The Jing’an District People’s Court in Shanghai reportedly ruled that an employer’s online registration of an employee’s employment does not constitute a written employment contract. As a result, the court ordered the employer to pay double salary to the employee for not signing a written employment contract as required by law.
According to the report, immediately after the commencement of employment, the company completed the online employment registration on the Shanghai labor authority’s official website and started making social insurance and housing fund contributions for the employee. However, the company never signed a written employment contract with the employee. The company argued that even though the parties did not sign a formal employment contract, the online employment registration that carries information such as identifying the employer and the employee and the type of employment, should be deemed as the parties’ written employment contract in an electronic form.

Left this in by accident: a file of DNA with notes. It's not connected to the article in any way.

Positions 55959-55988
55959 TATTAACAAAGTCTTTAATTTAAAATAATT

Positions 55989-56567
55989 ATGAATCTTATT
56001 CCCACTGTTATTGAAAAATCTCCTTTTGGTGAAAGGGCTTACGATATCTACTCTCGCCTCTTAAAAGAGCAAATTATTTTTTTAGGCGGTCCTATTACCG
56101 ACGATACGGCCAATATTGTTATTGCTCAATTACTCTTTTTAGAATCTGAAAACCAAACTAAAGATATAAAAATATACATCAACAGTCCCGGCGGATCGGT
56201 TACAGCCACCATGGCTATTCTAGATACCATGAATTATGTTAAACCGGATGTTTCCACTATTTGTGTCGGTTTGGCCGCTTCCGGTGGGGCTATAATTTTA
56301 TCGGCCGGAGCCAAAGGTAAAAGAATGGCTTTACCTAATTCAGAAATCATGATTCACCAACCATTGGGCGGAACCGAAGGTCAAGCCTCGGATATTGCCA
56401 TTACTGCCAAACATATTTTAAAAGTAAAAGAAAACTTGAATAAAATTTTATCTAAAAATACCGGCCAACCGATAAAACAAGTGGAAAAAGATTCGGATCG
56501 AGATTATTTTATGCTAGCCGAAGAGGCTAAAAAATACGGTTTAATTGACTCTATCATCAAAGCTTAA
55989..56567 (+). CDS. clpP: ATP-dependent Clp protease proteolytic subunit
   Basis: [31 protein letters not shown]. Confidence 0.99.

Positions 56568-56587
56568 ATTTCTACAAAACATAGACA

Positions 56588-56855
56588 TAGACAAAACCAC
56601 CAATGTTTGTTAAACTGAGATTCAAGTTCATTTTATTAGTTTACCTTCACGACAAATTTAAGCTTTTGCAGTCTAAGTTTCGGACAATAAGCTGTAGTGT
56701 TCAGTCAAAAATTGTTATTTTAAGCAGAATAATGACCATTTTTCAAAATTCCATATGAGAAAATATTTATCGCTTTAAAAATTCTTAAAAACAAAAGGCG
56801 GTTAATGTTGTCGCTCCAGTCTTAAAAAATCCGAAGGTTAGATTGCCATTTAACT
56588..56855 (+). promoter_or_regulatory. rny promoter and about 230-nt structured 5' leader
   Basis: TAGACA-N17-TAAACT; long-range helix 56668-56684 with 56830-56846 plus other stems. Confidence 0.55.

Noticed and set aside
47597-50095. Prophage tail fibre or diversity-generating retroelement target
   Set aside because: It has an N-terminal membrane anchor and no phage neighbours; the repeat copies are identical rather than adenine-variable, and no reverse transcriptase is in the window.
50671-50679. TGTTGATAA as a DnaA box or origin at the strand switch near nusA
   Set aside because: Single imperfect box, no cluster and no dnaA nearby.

The court did not agree with this argument, because: (a) the online registration was not signed by both parties and thus does not form a valid contract, and (b) the online registration does not include all of the mandatory contents (e.g., employment contract term, work location, and salary) that are required for an employment contract.
Key Take-Away Points
Companies should track employees’ employment contract status carefully. Under PRC law, companies must sign a written employment contract with all full time employees within one month after the employee’s commencement date. If a written employment contract is not signed, the company will be liable for double salary from the second month of employment until the earlier of (i) the date when it signs a written employment contract with the employee or (ii) the one year anniversary of the employee’s employment. After that, if the company still has not signed a written employment contract, the parties will be deemed to have entered into an open-term employment contract, and the company would still be obligated to sign a written employment contract.